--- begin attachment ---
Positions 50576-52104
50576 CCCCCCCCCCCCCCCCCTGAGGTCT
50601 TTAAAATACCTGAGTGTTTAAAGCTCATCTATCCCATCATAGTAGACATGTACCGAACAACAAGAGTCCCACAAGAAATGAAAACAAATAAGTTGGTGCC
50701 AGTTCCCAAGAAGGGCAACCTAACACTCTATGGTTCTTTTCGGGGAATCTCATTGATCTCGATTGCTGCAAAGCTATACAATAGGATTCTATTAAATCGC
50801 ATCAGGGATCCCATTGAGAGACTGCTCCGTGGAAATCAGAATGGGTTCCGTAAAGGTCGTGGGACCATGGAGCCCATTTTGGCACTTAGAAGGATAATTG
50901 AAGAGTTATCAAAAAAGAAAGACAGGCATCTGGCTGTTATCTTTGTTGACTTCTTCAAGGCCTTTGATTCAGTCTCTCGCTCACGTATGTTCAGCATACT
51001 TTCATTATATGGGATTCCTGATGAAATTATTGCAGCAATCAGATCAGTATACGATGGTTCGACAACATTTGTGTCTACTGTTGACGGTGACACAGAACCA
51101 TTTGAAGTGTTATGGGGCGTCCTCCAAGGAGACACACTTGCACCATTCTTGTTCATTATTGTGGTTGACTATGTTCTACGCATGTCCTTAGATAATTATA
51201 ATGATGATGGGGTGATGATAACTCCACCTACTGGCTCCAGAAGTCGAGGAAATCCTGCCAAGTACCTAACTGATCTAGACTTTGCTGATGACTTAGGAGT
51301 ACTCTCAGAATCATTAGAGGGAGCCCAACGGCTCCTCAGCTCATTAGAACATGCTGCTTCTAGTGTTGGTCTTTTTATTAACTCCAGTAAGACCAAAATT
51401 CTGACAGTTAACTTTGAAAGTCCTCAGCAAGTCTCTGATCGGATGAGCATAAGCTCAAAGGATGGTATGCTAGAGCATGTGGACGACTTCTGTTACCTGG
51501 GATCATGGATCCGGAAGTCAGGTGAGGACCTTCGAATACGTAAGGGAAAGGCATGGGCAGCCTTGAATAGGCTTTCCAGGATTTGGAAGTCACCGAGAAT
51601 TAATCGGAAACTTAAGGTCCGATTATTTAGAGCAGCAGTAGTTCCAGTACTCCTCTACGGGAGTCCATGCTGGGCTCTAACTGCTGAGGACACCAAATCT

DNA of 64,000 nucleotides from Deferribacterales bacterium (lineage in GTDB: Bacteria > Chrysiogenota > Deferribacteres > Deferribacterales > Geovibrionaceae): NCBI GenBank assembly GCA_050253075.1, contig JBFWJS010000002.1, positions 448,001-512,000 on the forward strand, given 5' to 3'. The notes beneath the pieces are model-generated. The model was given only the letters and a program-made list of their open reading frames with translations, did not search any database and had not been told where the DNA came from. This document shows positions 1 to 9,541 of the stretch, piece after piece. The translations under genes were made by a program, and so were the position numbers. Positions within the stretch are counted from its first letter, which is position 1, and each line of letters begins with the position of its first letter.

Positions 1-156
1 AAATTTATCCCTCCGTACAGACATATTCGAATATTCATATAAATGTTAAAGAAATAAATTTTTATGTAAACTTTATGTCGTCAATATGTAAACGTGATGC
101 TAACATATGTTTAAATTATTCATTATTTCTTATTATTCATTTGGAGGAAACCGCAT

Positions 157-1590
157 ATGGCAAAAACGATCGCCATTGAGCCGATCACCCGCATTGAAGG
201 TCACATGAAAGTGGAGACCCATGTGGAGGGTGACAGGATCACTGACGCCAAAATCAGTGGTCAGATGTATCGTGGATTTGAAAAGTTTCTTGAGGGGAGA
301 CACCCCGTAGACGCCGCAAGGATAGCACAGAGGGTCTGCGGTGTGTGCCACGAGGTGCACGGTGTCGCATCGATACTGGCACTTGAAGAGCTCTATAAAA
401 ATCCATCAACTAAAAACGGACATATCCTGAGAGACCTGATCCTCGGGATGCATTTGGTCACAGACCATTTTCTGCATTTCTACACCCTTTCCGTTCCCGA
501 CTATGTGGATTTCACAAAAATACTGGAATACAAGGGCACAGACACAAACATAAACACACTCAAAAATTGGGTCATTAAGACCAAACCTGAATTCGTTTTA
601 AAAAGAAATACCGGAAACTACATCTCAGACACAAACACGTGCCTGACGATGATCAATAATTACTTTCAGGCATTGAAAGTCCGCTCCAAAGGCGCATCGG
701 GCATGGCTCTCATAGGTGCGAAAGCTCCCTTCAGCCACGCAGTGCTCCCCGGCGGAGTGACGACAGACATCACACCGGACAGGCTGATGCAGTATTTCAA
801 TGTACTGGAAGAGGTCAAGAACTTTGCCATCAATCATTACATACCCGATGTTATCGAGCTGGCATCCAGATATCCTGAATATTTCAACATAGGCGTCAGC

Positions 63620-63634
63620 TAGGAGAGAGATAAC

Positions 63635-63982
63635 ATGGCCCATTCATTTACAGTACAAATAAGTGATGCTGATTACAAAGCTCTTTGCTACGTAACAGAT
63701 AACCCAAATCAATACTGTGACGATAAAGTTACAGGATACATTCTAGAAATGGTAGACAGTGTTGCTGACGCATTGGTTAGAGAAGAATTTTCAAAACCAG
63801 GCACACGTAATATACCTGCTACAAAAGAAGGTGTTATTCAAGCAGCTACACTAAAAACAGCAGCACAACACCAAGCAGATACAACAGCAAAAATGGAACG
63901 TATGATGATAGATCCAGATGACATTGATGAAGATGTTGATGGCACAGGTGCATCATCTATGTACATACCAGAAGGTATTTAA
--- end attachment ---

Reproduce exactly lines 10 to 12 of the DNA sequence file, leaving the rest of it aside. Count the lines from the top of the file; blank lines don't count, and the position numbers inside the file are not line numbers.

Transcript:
51301 ACTCTCAGAATCATTAGAGGGAGCCCAACGGCTCCTCAGCTCATTAGAACATGCTGCTTCTAGTGTTGGTCTTTTTATTAACTCCAGTAAGACCAAAATT
51401 CTGACAGTTAACTTTGAAAGTCCTCAGCAAGTCTCTGATCGGATGAGCATAAGCTCAAAGGATGGTATGCTAGAGCATGTGGACGACTTCTGTTACCTGG
51501 GATCATGGATCCGGAAGTCAGGTGAGGACCTTCGAATACGTAAGGGAAAGGCATGGGCAGCCTTGAATAGGCTTTCCAGGATTTGGAAGTCACCGAGAAT